TechDAS Air Force One
Stereo Sound is an A5 sized quarterly magazine (issue No. 189, 2014 Winter, 520 pages) that has been published in Japan for over 40 years and is considered in the land of the samurai and Sony to be the final and absolute authority on audio. The language of publication is still somewhat of a challenge to me—I may know five or so Japanese words by now—yet I have read many of its reviews in their English translation. Such "cheat sheets" are released by the representatives (agents) of Japanese manufacturers.
The reviews are nothing like those we know from European and American audio magazines. The main featured products are reviewed and discussed a few times in various sections of a given issue. The main presentation is a record of an in-depth discussion held in the "Stereo Sound" editorial office by all its editors and based on their auditions carried out in the editorial listening room or at home. These auditions are carried out in turns by two editors at a time, sitting one behind the other. Each product has a lead editor. The conclusions of this discussion are then detailed in subsequent product descriptions, mostly technical.
Stereo Sound is an extreme example of an audio magazine. If you think Stereophile and The Absolute Sound to be high-end, the Japanese magazine would need to be placed in the stratosphere, as even calling it top high-end would not quite do justice to what is published there. Of course, it features relatively inexpensive components, too, but these are rare occurrences rather than the norm. And what attracts the readers are the flagship products.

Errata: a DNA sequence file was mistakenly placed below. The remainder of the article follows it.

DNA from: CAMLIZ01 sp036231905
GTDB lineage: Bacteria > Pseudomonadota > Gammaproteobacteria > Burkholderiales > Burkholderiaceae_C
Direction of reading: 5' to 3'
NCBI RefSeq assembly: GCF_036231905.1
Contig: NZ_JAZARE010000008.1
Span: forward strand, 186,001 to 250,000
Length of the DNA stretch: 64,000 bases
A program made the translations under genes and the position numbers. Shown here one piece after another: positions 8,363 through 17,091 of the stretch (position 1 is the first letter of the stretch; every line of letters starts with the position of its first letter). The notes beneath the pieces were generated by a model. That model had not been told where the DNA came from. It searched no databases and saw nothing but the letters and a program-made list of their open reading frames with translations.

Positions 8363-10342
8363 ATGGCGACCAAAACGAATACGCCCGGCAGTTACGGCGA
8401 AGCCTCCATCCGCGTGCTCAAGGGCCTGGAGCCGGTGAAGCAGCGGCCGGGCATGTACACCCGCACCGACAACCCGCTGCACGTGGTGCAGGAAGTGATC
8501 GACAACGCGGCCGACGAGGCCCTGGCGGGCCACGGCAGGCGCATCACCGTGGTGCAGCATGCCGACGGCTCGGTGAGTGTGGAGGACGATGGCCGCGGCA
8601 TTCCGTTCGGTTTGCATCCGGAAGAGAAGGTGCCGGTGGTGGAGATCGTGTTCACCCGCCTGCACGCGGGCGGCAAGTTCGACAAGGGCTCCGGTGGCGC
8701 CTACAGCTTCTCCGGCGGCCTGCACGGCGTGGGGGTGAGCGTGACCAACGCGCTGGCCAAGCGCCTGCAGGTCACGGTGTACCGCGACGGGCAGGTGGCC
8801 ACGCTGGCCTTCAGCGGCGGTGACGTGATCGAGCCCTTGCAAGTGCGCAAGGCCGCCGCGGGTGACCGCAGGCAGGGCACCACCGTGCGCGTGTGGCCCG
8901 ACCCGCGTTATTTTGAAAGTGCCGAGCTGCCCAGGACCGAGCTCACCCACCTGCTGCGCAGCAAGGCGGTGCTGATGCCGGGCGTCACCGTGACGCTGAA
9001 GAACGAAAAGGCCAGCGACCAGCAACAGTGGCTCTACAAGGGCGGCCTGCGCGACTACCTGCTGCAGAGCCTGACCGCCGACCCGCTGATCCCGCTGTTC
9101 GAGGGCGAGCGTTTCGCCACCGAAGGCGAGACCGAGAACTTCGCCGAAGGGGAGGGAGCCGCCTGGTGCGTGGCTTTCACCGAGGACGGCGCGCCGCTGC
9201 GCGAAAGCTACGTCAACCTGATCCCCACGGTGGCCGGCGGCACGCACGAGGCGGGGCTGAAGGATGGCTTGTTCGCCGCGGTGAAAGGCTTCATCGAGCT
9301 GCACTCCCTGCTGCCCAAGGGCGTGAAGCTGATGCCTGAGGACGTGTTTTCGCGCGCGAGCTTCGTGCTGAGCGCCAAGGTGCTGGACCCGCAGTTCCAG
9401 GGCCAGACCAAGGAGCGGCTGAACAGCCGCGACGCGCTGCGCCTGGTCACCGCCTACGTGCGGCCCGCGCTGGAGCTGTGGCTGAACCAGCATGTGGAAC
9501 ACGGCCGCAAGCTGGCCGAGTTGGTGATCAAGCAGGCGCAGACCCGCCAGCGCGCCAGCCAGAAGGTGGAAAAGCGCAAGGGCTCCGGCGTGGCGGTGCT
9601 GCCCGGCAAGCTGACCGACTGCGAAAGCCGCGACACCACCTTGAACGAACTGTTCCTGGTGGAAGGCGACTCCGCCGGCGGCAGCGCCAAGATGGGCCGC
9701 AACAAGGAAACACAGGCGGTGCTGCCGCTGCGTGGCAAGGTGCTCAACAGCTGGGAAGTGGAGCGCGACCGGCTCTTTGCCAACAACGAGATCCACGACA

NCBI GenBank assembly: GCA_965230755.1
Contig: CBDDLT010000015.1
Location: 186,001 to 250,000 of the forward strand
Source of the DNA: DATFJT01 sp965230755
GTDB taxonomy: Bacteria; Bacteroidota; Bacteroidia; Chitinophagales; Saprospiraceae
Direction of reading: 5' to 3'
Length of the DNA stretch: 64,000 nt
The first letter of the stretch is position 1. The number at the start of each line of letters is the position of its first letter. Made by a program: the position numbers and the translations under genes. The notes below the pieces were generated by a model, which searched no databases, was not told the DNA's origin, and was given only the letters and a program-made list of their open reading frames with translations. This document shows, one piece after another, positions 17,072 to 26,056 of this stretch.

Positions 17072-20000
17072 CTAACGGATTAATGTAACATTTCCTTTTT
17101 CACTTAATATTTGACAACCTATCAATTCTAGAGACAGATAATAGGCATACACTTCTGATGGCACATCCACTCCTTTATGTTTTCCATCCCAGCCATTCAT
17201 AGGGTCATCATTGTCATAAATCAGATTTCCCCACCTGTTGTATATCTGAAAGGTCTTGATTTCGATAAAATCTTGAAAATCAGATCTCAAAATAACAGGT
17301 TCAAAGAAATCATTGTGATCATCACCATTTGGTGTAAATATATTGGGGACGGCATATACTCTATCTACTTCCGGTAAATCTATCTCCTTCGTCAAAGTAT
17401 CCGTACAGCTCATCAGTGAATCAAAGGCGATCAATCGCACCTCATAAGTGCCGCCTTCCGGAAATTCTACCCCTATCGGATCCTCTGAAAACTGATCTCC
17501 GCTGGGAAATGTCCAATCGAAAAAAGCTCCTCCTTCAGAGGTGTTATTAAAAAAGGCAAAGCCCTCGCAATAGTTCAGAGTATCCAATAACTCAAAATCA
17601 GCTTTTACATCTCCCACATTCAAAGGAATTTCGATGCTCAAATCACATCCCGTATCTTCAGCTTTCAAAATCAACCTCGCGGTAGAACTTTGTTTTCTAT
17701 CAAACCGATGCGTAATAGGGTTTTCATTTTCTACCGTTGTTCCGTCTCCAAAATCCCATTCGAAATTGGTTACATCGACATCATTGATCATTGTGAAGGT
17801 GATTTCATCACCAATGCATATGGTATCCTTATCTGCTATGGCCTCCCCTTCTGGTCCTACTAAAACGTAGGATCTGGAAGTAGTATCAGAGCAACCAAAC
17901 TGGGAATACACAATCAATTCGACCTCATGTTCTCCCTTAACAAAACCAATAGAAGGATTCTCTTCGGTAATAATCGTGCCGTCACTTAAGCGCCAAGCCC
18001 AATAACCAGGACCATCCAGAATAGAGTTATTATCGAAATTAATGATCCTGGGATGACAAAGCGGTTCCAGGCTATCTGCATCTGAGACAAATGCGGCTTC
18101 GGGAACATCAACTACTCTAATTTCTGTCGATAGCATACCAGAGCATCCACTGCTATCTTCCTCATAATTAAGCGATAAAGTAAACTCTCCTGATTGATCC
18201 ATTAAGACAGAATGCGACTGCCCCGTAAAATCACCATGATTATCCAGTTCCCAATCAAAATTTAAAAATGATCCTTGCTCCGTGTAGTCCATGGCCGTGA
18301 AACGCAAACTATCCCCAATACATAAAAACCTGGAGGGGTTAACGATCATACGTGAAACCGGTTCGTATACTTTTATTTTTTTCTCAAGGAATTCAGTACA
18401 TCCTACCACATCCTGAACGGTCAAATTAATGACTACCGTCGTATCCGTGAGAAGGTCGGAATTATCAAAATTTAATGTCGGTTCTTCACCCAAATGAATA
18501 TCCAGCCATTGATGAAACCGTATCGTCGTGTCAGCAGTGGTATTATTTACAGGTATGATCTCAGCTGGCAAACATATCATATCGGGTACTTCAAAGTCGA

The more so that they have a lot to choose from, being presented with the true crème de la crème of the audio world. This is guaranteed by Japanese audio distributors who are also advertisers in the magazine. For years, one of the biggest has been Stella Inc. whose portfolio includes such premier brands as Constellation, Devialet, Einstein, Brinkmann, Vivid Audio, Tidal, Wilson Benesch, HRS, Argento and TechDAS. The last one is particularly interesting as it is a brand founded and run by Stella Inc. which, in my strong belief, has designed the best turntable in the world.